The evidence for possible task-shifting was derived from one observational study that provided information on the interobserver agreement, agreement between the conclusions made by paediatricians and those by non-paediatricians (even though this included highly qualified IMCI trainers, namely, one professional nurse and one general practitioner, rather than PHCWs); as well as the difference in some indicators of test performance.

A2.4. GRADE PRO analyses of studies on antibody testing

Key outcomes to be considered for recommendations include:

  • Factors related to the performance of the tool:
    Sensitivity, specificity, PPV, NPV, LR+, LR− and interobserver agreement
  • Factors related to possible task-shifting from laboratory to non-laboratory personnel (mainly PHCWs):
    Competence/quality assurance/agreement between rapid test results reported by non-laboratory and those by laboratory personnel, competence in phlebotomy, PHCWs' self-confidence in phlebotomy and performing rapid tests, acceptability of phlebotomy and rapid testing in infants among PHCWs and the population, costs and time needed for phlebotomy and performing rapid tests, and occupational risks.

Summary of search findings

  • 12 observational studies (1989–2007) on the use of serological tests in infants and children, studies performed for different purposes
  • Investigators: laboratory personnel
  • Study population: Children 0–13 years, variable HIV prevalence rates
  • Not always compared with acceptable gold standard. Mixed range of serological assays used, not all currently accepted and available in the market
  • Samples: fresh/frozen samples/DBS – oral fluid/plasma
  • Reported assay performance differed by type of rapid test and age group.

Table A–22 provides the GRADE profile for the identification of HIV exposure in newborns using one rapid test (Determine).

Table A–22. GRADE profile for the identification of HIV exposure in newborns.

Table A–22

GRADE profile for the identification of HIV exposure in newborns. Question: Should one rapid test in ‘certain’ newborns versus gold standard test in the mothers be used for the identification of HIV exposure? Settings: Resource-limited (more...)

Table A–23 provides the GRADE profile for the exclusion of HIV infection using EIA in infants aged 12–18 months.

Table A–23. GRADE profile for the exclusion of HIV infection in infants aged 12–18 months.

Table A–23

GRADE profile for the exclusion of HIV infection in infants aged 12–18 months. Question: Should one rapid test at 12–18 months versus gold standard infant tests be used for the exclusion of HIV infection? Settings: Resource-limited settings (more...)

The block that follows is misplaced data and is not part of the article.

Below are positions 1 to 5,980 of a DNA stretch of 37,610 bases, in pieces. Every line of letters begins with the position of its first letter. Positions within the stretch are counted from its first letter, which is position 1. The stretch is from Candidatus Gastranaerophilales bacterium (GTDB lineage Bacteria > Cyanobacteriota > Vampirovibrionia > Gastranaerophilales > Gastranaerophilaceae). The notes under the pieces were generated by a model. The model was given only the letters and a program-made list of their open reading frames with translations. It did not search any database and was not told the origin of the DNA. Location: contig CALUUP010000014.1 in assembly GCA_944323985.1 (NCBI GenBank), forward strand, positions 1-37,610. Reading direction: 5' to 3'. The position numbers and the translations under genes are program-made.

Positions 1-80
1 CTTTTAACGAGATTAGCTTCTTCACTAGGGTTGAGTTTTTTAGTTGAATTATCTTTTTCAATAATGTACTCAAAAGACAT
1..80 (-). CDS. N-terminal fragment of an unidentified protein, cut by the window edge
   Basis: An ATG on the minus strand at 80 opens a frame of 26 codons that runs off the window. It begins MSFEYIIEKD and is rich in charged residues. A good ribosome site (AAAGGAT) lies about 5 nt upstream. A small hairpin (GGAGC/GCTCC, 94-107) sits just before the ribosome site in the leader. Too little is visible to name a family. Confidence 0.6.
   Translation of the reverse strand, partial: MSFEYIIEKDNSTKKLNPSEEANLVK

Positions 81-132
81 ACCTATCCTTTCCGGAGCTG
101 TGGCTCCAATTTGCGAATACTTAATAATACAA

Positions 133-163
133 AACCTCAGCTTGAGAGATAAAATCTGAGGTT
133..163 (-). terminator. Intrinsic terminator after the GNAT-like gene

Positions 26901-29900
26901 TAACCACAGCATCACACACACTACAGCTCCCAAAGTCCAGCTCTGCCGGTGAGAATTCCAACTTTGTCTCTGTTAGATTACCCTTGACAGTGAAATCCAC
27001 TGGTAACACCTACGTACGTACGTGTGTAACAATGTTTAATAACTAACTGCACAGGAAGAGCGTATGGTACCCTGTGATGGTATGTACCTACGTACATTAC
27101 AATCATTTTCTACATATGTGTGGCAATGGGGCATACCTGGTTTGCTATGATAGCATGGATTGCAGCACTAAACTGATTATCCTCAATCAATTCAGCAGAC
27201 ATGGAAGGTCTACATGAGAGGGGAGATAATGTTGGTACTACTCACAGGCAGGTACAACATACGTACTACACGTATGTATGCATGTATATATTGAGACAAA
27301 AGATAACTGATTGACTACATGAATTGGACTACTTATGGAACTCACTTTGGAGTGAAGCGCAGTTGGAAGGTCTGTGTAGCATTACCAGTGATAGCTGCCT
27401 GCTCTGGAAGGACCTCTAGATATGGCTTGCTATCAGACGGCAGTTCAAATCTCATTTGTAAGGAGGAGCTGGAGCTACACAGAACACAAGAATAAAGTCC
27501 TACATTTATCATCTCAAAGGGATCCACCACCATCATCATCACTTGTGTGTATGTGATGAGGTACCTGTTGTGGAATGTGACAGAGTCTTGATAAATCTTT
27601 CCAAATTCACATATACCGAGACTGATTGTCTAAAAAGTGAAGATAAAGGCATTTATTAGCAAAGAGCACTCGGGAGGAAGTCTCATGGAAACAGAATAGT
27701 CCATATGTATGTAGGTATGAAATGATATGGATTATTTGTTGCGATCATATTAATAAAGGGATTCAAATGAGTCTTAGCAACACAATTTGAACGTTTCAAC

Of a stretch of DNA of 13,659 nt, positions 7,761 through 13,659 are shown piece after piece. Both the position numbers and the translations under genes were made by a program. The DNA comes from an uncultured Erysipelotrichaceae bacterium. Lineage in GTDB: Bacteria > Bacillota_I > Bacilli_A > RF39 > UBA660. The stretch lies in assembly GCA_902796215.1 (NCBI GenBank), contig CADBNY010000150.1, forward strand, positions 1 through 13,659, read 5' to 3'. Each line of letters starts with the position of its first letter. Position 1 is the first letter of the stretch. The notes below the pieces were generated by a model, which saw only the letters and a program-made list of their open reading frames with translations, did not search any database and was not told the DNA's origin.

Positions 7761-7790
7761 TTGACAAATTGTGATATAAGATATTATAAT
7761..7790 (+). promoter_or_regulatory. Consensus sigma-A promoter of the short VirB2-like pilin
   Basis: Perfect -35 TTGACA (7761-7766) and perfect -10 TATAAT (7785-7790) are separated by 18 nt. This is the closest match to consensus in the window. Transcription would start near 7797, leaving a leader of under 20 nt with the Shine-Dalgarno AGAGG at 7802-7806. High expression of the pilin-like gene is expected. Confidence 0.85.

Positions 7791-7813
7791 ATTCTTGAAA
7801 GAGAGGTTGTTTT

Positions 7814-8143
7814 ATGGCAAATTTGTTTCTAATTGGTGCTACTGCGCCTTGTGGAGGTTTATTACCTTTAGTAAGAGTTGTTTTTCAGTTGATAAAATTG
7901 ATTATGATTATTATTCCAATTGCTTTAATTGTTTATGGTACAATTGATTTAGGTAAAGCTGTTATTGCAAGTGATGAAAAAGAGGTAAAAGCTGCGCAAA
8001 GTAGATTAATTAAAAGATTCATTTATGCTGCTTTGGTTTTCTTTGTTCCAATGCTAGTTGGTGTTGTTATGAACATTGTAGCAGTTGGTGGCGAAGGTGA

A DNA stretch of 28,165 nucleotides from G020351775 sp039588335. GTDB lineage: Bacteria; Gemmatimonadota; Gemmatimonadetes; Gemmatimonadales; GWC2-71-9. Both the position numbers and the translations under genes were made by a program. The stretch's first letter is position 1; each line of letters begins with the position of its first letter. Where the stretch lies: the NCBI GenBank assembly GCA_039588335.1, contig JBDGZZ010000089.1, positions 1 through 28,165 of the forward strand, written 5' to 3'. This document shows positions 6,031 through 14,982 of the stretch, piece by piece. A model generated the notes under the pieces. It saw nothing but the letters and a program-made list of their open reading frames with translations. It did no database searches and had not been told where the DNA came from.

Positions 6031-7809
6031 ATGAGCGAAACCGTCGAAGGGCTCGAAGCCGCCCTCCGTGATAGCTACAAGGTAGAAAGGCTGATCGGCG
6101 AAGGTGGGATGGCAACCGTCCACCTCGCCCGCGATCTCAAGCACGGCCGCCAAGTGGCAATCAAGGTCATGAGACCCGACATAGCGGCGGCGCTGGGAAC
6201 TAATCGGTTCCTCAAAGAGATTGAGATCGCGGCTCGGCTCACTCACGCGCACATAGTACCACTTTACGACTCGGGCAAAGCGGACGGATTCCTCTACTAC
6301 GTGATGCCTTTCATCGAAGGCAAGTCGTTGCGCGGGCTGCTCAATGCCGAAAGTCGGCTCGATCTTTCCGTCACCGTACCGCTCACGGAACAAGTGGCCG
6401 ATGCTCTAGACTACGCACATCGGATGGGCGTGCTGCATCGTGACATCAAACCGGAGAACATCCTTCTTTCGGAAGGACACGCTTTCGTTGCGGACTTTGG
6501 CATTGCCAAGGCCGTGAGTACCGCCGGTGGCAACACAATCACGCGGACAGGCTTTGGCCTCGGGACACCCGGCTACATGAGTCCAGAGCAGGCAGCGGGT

Table A–24 provides the GRADE profile for the performance of HIV antibody testing in infants aged 6–9 months compared with a gold standard infant diagnostic test. This was based on three observational studies.

Table A–24. GRADE profile for the exclusion of HIV infection in infants aged 6–9 months.

Table A–24

GRADE profile for the exclusion of HIV infection in infants aged 6–9 months. Question: Should one rapid test at 6–9 months versus gold standard infant test be used for the exclusion of HIV? Settings: Resource-limited settings without access (more...)

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The definition of ‘certain’ young infants includes infants of mothers with unknown serostatus and may include infants from ‘certain’ HIV-negative mothers. In high HIV-prevalence areas or high-risk groups, we may want to also include mothers who tested HIV negative less than 3 months prior to delivery, depending on the need for repeat testing.

The gold standard for the identification of HIV exposure should be the serostatus of the mother. Additional information from the test performance as compared with the infant gold standard diagnostic test will also be provided.

Footnotes

1

The definition of ‘certain’ young infants includes infants of mothers with unknown serostatus and may include infants from ‘certain’ HIV-negative mothers. In high HIV-prevalence areas or high-risk groups, we may want to also include mothers who tested HIV negative less than 3 months prior to delivery, depending on the need for repeat testing.

2

The gold standard for the identification of HIV exposure should be the serostatus of the mother. Additional information from the test performance as compared with the infant gold standard diagnostic test will also be provided.